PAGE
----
Looking At Presidential Candidates Through The Lens Of Social Media
The data journalists over at FiveThirtyEight compiled an interactive map of the US illustrating which candidate is winning the “Facebook Primary” across every district. The map gives users the ability to look at different races like Trump vs. Clinton in NYC or GOP leaders in South Carolina. Obviously, a Facebook like is not a vote and this map is not likely to be predictive of actual results. After all, only 58% of American adults use Facebook and it skews young, low-income, and female. And Ben Carson has the most likes of all the candidates but has yet to make his presence known at a primary or caucus (or a debate for that matter).
Nevertheless, it’s a fascinating way to look at an election that has been defying the traditional systems for forecasting elections, like polling or endorsements (both of which FiveThirtyEight also neatly tracks). And indeed, it might at least give some insight into the ways that social media houses its own political universe and how that universe is becoming a part of the election process.
The past two months have been big for Tidal, the Jay Z owned high-definition music streaming service that debuted to some mild mockery last year. In January, Rihanna released Anti exclusively on Tidal, but not before it was accidentally made available prior to the intended date. No doubt the exclusivity helped the service, but the flubbed release did not help the company’s image. Similarly, Kanye West released The Life of Pablo on exclusively on Tidal this past week. And while its premier bumped the app to the top of the app store, it came with countless cases of overcharged or accidentally charged users and it led people to incorrect download links multiple times. So, it’s understandable that the media is continuing to be skeptical about the service’s future.
However, if Tidal can keep scoring major exclusive deals, it could be a huge boon to business, like being the only service with Taylor Swift has helped boost Apple Music. But if it continues to fumble releases, it could be a rough year for Jay Z, Beyonce, and Co.
Nudity-Free Playboy Scoring Big With Advertisers
Last October, Playboy (link is moderately SFW, I promise) announced that it was going to stop printing magazines with any nudity, finally giving credence to people who said “they only read it for the articles” (and deeply disappointing those who lied about it). Stoli sensed that the change was going to make a splash, so it opted for a two page spread (above) in the first non-nude issue which hits stands in March. And after seeing the initial issue, many more brands are ready to get on board.
Already, there are 55% more ad pages in the magazine and over 1,200 newsstands now carry Playboy that hadn’t previously. While newsstand sales only make up 10% of sales, Playboy is very optimistic, particularly because it is no longer relegated to the covered-by-cardboard, back-of-the-shelf placement, and can finally sit front and center.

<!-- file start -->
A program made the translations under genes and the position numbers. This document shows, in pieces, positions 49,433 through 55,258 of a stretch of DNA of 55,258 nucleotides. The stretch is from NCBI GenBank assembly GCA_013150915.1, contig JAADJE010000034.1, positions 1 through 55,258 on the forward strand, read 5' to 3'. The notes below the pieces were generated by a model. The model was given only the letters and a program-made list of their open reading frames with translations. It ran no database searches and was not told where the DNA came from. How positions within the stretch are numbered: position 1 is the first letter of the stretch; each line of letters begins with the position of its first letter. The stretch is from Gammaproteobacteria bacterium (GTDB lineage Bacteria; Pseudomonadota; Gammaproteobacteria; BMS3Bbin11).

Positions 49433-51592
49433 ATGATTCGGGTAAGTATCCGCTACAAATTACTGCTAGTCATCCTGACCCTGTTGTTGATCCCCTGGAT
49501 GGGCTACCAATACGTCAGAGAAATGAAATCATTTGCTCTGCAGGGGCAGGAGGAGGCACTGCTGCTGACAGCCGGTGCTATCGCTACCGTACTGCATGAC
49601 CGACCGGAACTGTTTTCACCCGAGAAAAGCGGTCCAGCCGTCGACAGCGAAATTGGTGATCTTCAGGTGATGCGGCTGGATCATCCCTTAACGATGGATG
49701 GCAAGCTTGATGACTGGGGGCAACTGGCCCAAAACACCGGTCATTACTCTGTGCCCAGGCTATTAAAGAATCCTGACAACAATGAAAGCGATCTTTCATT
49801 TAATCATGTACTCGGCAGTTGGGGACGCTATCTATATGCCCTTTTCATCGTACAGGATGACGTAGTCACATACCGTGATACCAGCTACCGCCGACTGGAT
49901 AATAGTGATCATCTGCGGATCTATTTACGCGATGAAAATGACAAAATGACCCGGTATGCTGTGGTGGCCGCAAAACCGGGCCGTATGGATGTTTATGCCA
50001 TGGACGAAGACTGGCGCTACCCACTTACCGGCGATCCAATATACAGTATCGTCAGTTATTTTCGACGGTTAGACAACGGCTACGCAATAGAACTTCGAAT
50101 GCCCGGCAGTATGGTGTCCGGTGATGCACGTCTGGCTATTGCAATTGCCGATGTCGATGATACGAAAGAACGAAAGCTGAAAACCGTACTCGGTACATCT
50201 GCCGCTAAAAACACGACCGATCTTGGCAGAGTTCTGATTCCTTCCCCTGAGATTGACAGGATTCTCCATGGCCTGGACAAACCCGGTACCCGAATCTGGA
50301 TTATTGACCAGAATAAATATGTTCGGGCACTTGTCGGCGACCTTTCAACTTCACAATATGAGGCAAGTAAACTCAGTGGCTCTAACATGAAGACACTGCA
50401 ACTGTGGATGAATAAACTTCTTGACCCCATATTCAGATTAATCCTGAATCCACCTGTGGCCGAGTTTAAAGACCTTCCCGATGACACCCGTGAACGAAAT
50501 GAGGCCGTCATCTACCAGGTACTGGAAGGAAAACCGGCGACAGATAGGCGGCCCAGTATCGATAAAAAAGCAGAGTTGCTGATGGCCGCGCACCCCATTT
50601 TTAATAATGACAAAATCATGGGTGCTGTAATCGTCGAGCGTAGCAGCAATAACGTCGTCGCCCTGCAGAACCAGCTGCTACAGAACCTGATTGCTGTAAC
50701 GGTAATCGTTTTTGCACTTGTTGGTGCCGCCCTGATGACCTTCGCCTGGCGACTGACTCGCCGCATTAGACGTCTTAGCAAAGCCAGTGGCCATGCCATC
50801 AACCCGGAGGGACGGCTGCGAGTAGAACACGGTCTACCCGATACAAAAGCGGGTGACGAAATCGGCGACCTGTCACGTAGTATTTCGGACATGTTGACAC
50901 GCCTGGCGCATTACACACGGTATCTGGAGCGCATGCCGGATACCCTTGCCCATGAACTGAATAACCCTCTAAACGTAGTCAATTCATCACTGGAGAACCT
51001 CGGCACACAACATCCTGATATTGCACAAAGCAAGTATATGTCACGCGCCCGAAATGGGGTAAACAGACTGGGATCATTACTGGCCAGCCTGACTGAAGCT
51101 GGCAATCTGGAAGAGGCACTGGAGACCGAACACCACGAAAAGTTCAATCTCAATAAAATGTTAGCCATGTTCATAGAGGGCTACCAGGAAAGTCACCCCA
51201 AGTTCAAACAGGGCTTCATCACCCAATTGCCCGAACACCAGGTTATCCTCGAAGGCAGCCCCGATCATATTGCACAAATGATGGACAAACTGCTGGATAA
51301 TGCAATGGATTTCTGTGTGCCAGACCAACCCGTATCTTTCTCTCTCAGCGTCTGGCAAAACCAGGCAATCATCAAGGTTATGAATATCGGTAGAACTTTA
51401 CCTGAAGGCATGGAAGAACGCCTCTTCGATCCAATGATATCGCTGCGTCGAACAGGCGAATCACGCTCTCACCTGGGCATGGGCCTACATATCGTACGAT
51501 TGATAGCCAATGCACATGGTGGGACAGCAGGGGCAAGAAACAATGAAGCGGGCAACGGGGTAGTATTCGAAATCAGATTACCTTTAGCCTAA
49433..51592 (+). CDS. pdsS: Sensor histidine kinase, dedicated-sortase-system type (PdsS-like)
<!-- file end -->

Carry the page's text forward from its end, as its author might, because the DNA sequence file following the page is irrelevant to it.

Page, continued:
Media Partner of the Week: AT&T AdWorks
AT&T AdWorks is the leader in addressable TV advertising reaching 12MM households, which allows advertisers to show specific commercials to specific viewers. Audiences can be targeted based on a variety of information such as income, type of insurance owned, car ownership, and TV viewing habits. This helps ensure that a brand’s message finds the best data-qualified household with zero waste.
AT&T AdWorks recently released a new advertising product that allows brands to leverage a cross-screen addressable strategy. In partnership with Opera Mediaworks, brands can now retarget consumers who have seen its ad on TV while they are on mobile devices, allowing brands to build frequency and increase campaign performance.
With the wide range of product offerings and sophisticated targeting capabilities, AT&T AdWorks is a great partner to consider for any brands interested in running on TV.
This Week in Social: #ICYMI while you were on your #3DayWeekend, Kanye West, Martin Shkreli, and T. Swift made for some bizarre Twitter drama over the past few days.
First, you get Martin offering Kanye $15M for the rights to Kanye’s new album, The Life of Pablo. Martin apparently signed a deal, forked over the money in Bitcoins, but was totally scammed out of it (but not really). Then, Kanye takes to Twitter announcing that he’s $53M in debt followed by a random request (statement?) asking Mark Zuckerberg for $1B to “invest” in Kanye West’s ideas. Presumably the $1B would clear that $53M in debt that was revealed the previous day before getting to any actual new ideas.
Finally, one of Kanye’s new songs, “Famous” has a line that states he’s the one that made Taylor famous (with a lot more expletives). In a pointed statement from Taylor upon winning her Grammy for Album of The Year: “…there are going to be people along the way who will try to undercut your success or take credit for your accomplishments or your fame…”. Kanye has yet to respond.